Autumn Navratri starts on September 25 and ends on October 3, 2014. Navratri (“Nine Nights”) is a primary holiday for Goddess worshipers. In the Vedas there is a hymn to the Goddess of Night and a hymn to the Goddess of Dawn. The Shakta scripture Devi Mahatmyam (Chandi) expands on these two Vedic hymns with an entire story of how the Goddess leads us from darkness to light. The first three nights of Navratri, Kali is worshiped. The next three nights are devoted to Lakshmi. The final three nights, Sarasvati is worshiped. This follows the structure of the Devi Mahatmyam, in which the sections are devoted to Maha Kali, Maha Lakshmi, and Maha Sarasvati.
Spring and autumn are the months of sickness and death; they are even called Yama’s teeth. They are the thresholds of Uttarayana and Dakshinayana, when the sun turns north and south, and these are the seasons when the world is unstable. It is at these times that men have a special need for grace, and so the Devi’s Navaratri, the first nine nights of the bright halves of the months of Asvina in spring, and Chaitra in autumn, are observed as times for special prayer.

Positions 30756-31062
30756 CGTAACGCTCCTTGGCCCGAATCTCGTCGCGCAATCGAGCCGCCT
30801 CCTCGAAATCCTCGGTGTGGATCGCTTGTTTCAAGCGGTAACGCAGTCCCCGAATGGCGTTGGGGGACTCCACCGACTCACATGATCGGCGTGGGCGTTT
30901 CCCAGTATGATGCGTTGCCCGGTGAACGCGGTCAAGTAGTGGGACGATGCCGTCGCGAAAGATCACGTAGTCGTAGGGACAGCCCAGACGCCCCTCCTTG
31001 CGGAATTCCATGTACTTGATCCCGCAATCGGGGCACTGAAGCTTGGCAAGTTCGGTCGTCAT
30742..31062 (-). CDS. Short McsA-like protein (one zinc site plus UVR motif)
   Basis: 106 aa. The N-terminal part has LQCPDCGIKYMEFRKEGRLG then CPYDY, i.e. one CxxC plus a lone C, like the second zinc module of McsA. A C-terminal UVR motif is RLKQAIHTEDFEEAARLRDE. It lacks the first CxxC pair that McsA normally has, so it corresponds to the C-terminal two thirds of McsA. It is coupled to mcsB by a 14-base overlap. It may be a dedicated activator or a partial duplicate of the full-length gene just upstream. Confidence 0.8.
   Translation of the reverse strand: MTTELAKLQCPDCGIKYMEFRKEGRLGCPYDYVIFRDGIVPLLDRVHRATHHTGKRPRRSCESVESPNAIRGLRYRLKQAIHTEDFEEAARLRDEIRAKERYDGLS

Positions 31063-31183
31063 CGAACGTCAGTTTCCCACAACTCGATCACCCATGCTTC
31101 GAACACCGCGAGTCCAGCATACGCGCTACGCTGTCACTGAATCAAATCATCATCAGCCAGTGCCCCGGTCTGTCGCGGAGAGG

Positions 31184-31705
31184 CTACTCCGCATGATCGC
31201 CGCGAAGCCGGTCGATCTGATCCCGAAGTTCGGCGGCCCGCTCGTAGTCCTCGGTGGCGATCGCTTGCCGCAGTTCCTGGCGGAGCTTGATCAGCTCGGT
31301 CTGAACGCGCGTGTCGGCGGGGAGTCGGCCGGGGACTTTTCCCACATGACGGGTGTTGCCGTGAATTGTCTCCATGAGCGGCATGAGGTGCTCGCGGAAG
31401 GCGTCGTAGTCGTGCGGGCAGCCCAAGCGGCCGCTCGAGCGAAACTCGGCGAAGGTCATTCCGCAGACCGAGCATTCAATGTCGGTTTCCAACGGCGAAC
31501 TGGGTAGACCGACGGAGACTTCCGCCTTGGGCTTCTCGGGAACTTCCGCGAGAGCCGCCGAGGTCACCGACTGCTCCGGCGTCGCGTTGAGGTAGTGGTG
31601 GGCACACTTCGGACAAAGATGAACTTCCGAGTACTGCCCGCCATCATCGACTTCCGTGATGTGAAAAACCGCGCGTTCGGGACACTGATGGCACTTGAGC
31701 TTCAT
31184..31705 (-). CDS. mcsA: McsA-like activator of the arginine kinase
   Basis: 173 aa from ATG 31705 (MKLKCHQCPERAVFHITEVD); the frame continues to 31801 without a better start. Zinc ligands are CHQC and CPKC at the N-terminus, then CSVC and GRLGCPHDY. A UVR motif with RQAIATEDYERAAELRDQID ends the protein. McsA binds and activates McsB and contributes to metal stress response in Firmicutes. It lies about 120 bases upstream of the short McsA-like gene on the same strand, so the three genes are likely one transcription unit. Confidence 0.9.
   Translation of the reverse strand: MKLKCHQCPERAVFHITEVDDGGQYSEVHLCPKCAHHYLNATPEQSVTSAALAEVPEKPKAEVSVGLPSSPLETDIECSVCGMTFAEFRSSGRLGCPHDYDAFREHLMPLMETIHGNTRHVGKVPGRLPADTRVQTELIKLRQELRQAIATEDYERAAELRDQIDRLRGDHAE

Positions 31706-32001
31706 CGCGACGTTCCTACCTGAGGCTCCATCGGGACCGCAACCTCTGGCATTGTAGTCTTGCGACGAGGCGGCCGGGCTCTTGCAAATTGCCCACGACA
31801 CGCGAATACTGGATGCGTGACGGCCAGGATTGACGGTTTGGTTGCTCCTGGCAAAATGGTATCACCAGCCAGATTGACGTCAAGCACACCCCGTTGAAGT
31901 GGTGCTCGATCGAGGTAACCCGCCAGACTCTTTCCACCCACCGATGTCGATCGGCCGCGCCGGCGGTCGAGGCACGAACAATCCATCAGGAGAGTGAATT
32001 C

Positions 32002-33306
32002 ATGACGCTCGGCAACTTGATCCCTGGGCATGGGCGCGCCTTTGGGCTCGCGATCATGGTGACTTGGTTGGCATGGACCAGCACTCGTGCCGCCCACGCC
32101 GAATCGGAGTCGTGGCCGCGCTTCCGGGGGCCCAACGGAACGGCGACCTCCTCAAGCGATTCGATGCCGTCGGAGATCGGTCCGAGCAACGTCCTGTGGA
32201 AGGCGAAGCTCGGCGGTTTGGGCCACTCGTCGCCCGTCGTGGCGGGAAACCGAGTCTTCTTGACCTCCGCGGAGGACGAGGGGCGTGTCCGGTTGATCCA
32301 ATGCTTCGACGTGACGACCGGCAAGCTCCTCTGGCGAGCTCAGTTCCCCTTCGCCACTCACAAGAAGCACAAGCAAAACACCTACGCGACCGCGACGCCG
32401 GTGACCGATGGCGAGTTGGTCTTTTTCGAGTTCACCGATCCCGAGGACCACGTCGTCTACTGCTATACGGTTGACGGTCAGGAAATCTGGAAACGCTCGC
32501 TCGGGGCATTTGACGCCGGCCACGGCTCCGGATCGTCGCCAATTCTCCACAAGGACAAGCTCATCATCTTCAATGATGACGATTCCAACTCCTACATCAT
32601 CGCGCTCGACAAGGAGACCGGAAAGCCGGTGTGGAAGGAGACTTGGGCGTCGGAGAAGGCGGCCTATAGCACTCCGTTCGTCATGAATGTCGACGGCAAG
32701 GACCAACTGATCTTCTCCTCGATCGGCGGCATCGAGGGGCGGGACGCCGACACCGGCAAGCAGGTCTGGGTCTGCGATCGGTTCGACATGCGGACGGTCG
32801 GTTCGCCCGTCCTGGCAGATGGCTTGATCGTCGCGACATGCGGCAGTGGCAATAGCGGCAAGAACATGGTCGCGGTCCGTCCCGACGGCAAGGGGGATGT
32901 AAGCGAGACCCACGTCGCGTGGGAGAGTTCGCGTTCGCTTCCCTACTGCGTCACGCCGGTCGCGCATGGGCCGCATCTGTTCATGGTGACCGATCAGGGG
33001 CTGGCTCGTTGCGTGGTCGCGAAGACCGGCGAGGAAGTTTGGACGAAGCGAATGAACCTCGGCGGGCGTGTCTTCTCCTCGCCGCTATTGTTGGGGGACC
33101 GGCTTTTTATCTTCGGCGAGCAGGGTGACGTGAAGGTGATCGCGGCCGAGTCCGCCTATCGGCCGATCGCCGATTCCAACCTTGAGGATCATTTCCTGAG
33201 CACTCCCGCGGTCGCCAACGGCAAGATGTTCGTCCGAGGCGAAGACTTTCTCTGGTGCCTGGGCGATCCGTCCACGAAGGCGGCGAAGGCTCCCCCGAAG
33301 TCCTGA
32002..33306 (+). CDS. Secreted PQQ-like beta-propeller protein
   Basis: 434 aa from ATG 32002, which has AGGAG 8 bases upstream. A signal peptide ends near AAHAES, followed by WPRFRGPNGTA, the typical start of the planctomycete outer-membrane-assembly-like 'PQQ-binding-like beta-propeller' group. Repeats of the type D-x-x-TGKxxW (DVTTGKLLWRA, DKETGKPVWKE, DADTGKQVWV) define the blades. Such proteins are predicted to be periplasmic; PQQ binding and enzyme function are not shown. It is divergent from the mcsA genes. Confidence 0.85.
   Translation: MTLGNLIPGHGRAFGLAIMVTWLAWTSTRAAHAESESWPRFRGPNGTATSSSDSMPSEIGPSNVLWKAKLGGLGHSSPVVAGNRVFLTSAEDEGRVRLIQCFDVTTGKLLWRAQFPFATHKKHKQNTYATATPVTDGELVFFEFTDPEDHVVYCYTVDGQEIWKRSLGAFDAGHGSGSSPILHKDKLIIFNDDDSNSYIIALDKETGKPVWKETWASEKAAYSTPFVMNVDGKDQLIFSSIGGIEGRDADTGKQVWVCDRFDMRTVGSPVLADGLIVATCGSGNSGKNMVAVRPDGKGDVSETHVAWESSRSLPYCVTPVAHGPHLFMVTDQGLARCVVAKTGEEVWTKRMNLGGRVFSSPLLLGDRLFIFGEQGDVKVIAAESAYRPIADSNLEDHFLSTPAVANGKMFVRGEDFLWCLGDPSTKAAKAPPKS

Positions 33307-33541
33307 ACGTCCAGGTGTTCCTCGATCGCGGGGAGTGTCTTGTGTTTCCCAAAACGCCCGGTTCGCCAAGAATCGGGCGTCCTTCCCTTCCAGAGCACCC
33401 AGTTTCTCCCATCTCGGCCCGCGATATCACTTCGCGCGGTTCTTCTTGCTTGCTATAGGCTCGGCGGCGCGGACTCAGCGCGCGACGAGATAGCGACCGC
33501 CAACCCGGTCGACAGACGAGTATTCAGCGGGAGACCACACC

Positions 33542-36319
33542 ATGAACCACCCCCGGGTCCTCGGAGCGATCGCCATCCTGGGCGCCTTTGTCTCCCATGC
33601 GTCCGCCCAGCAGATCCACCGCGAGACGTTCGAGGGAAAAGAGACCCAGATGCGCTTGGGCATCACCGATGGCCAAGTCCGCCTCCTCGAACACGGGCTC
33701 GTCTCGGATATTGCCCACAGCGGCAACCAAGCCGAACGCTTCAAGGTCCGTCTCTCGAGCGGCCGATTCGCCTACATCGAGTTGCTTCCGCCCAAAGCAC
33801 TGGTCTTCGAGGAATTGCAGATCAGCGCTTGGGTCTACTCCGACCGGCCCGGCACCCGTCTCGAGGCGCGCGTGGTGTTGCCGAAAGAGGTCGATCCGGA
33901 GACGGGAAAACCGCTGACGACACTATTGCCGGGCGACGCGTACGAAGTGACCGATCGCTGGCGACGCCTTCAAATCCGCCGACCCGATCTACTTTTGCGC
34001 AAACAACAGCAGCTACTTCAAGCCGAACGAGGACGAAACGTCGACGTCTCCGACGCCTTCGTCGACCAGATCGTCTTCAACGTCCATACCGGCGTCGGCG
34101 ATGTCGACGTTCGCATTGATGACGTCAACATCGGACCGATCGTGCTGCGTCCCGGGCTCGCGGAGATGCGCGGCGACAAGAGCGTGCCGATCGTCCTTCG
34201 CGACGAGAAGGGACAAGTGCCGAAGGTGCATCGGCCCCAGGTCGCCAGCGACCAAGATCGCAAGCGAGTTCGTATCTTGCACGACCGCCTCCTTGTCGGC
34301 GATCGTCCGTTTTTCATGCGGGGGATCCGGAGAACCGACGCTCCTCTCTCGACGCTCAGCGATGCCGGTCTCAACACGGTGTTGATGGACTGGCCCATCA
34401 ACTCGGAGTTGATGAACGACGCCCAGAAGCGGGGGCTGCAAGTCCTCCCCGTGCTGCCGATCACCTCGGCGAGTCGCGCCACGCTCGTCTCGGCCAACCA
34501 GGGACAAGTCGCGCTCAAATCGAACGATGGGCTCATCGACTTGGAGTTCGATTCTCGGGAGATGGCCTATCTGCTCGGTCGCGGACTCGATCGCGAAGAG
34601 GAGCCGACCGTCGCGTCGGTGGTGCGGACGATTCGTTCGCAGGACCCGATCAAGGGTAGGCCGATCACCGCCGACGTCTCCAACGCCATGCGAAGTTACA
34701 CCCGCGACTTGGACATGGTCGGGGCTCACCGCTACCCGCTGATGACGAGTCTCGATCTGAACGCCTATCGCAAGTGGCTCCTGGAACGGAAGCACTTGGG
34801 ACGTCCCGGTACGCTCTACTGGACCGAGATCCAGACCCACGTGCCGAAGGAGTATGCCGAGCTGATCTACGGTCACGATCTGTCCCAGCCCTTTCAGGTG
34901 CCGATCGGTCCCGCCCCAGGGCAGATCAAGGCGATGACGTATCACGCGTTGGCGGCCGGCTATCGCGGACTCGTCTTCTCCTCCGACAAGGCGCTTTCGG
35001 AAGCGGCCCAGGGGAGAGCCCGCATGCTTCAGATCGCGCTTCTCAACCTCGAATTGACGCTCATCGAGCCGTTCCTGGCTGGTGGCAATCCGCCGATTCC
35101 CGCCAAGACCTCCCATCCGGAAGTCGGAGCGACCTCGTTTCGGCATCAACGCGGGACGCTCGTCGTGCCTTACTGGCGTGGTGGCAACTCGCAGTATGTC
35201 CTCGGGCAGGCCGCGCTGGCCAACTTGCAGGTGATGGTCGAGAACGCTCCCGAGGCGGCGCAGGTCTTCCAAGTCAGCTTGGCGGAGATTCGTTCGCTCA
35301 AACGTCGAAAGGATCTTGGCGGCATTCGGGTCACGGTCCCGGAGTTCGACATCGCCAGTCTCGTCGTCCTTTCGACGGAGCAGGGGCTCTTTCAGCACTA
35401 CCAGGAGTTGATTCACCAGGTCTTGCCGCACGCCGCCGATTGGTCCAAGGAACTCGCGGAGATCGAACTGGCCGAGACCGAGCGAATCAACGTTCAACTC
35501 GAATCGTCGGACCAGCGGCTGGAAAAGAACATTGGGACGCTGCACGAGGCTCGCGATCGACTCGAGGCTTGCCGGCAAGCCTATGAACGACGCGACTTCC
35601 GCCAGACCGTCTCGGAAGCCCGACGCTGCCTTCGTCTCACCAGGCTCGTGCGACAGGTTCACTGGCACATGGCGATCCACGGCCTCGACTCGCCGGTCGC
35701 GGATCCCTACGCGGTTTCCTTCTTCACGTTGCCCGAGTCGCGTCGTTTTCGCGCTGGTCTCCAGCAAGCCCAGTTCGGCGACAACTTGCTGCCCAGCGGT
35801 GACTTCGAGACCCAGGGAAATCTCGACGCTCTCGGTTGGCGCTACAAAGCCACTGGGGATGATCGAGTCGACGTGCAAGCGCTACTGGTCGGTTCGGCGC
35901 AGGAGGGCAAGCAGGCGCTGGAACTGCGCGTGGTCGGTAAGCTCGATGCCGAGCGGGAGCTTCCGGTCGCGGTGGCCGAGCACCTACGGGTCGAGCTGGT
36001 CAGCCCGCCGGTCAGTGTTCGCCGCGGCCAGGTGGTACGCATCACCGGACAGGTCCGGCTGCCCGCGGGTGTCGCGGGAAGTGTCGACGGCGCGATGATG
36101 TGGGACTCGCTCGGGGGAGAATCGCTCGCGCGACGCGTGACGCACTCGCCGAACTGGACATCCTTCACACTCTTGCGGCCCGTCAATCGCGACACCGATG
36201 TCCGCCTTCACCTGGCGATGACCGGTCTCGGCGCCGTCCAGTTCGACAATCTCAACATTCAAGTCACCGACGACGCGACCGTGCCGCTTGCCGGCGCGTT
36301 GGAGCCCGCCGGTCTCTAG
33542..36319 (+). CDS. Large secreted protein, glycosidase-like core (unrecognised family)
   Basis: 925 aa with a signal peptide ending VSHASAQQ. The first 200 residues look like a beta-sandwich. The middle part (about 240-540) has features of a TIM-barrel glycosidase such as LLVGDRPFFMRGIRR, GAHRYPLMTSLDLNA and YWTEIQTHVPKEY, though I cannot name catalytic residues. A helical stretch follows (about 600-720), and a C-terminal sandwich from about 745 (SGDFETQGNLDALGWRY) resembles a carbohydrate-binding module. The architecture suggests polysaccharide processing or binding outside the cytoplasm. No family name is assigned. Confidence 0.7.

Spring is a cruel time, but autumn is dangerous. It is in autumnal Chaitra mainly that the Devi’s Navaratri puja is undertaken. On the day of the new moon, amavasya, the bhakta collects what he needs for his vrata of nine days, which begins the following morning.
I’ll be doing a series on Navratri, discussing some of the names of the Goddess and ways in which She is worshiped. Jai Maa!